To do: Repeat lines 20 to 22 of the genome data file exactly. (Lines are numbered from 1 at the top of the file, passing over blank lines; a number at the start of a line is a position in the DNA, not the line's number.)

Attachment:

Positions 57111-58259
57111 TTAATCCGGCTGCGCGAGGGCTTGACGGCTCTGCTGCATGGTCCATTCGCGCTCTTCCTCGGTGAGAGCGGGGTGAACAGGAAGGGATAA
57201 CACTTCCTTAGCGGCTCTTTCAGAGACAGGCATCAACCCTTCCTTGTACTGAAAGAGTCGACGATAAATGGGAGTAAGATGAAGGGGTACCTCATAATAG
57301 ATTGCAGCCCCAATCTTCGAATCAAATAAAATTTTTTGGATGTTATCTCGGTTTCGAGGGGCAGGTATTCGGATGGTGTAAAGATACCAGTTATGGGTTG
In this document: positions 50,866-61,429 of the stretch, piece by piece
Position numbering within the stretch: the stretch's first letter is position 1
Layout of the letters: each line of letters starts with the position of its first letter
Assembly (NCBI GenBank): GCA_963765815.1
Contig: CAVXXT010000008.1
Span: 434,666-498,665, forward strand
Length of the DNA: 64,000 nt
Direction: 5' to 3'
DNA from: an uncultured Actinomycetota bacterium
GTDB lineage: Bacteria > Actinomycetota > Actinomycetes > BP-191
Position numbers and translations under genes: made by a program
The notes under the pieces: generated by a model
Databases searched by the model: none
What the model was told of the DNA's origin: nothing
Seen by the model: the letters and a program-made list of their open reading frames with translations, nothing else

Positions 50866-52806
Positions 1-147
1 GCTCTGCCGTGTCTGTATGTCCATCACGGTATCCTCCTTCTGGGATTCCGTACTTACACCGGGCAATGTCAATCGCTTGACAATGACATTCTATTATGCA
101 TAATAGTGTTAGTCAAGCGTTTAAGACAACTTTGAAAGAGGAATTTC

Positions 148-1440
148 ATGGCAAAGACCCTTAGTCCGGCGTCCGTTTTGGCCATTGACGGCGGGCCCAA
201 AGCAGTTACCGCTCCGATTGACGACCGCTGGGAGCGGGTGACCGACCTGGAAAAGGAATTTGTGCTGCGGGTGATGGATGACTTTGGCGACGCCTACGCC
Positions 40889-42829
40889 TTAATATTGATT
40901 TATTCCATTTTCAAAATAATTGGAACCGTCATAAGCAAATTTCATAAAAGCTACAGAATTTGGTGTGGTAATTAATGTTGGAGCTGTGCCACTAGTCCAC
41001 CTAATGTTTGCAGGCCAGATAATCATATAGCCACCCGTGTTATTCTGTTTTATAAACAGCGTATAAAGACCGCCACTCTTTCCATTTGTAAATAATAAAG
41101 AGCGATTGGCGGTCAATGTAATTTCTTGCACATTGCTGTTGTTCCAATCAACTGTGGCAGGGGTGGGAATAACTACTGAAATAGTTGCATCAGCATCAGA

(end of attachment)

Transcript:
Positions 50866-52806
Positions 1-147
1 GCTCTGCCGTGTCTGTATGTCCATCACGGTATCCTCCTTCTGGGATTCCGTACTTACACCGGGCAATGTCAATCGCTTGACAATGACATTCTATTATGCA